I'd take offence to being characterized that way if I was white, just as any self-respecting black person would take offence to someone saying that being in a gang was acting black. There's no specific way to act white or to act black—there's only one way to act: like yourself.

[Joshua Jamerson is part of the "TIME 11", a group of Detroit area high-school students working with Assignment Detroit. He is a junior at Renaissance High School. Click here for a related story by Taylor Trammell.]

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 Arduboy Business Card Plays Tetris, Might Be for Sale - TIME
TIME Gadgets

Business Card Plays Tetris, Might Be for Sale Soon

TAKE MY MONEY!

+ READ ARTICLE

The above video showcases a credit card-sized whatsit with a built-in screen, control pad and two buttons. It plays Tetris! If you’re not convinced by now that we’re either at or very near the pinnacle of human ingenuity, I’m not sure I’d ever be able to convince you otherwise and I’m not sure it’s worth your time to keep reading this. We should amicably go our separate ways.

For the rest of you, this project is called Arduboy. It’s about a millimeter and a half thick and apparently packs north of nine hours of battery life. Its creator, Kevin Bates, created the proof-of-concept you see in the above video and has plans to roll out a Kickstarter campaign to sell these things, complete with a website where people can share other types of software and games they create for Arduboy.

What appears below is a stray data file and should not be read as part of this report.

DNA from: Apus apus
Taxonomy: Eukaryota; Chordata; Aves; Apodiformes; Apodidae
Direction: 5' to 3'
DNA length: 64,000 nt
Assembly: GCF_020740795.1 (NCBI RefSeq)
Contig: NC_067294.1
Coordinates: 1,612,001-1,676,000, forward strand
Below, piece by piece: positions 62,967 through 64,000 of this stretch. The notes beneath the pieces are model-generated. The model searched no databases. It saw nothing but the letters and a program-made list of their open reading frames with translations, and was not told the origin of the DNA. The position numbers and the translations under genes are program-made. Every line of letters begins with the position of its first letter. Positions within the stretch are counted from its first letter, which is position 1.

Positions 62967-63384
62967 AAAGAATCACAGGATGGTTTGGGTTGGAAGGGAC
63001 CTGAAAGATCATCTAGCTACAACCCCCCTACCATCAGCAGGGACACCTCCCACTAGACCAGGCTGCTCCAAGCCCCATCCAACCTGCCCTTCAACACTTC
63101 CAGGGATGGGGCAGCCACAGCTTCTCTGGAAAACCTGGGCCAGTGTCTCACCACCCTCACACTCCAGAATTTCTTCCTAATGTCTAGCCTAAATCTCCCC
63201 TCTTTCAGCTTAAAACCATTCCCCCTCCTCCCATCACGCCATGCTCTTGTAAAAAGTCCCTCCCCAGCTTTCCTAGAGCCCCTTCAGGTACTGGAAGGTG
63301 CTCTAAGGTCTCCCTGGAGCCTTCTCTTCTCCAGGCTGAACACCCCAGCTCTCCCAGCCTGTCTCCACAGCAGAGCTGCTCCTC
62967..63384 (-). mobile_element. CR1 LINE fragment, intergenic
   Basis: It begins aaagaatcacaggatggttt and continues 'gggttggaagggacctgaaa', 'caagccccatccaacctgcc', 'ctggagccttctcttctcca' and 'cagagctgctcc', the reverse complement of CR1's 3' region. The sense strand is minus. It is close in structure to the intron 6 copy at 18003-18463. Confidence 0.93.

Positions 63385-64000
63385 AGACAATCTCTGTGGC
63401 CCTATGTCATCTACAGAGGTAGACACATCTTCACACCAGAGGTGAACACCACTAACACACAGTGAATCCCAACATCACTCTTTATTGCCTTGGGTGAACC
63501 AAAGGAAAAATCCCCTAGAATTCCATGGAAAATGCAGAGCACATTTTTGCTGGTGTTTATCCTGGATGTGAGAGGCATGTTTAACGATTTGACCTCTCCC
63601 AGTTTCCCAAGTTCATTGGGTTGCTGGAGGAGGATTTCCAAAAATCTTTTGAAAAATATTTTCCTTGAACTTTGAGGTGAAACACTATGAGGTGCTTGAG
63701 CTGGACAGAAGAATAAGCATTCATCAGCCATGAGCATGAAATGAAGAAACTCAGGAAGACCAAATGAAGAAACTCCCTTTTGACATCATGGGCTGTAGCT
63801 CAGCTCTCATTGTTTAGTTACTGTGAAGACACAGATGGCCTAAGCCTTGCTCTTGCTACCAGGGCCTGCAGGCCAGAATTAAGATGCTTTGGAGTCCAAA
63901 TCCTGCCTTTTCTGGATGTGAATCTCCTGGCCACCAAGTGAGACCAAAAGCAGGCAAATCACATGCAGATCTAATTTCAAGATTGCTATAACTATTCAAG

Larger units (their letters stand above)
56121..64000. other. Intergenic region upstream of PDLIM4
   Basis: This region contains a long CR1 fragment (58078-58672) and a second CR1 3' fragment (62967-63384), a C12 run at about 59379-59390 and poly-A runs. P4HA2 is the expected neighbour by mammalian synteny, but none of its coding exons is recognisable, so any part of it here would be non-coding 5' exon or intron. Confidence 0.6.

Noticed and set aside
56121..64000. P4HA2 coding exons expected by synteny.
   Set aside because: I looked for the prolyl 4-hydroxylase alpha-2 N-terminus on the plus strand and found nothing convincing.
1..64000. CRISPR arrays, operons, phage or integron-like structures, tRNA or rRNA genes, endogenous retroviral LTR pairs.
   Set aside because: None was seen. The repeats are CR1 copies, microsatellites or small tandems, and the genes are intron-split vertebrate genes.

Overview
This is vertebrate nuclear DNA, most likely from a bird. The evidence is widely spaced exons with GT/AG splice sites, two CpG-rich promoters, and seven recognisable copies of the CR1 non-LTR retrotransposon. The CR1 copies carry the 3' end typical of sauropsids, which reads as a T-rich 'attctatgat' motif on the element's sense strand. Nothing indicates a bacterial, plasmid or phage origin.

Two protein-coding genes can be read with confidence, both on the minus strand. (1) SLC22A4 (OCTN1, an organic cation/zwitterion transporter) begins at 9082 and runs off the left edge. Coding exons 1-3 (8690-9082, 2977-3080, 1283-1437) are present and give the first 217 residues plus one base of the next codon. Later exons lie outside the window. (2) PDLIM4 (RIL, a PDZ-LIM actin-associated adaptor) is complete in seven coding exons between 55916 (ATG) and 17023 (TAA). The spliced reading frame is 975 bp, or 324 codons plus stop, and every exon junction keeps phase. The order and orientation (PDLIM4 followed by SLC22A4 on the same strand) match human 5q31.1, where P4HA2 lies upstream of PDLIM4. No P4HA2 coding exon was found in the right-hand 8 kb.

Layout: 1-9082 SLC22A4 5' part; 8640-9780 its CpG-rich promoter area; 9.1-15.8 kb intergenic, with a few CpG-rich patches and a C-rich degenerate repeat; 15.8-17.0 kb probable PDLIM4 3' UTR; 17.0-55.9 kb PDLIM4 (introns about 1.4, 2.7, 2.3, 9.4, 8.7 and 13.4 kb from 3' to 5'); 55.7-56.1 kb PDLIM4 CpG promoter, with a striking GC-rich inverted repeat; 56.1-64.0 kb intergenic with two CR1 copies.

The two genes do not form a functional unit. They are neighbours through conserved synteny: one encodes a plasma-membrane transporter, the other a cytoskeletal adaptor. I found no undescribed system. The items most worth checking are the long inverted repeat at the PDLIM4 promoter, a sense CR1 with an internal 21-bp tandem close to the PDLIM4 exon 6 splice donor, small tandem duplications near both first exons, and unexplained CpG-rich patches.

Bates writes on his site that he wants to use Kickstarter to raise $820 to cover licensing costs. I write here that he’ll probably be able to raise that amount faster than he can clear the first level of Tetris. He’ll also probably have to sell the cards without a game loaded onto them to avoid legal issues, though.

No word on how much a final version would cost, but you can visit Bates’ website to read more about how the project came together, complete with photos of the Qdoba and REI gift cards he used to test some of the early builds.

My business card plays Tetris [YouTube via The Next Web]

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 MIT Student Creates Connect Four Playing Robot for Course Final - TIME
TIME technology

This Robot Would Very Much Like to Play a Game of Connect Four With You

Game on

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When the singularity finally hits and artificial intelligence takes over everything, at least we know some of the robots will know how to have a good time — like this Connect Four-playing bot, programmed by MIT student Patrick McCabe.

Users can choose between four levels of difficulty and can even ask for a hint if needed. Head over to McCabe’s website for a detailed breakdown of how the machine works. In the meantime, watch here as the bot beats McCabe in the first round — and even taunts him a little bit before clinching the game.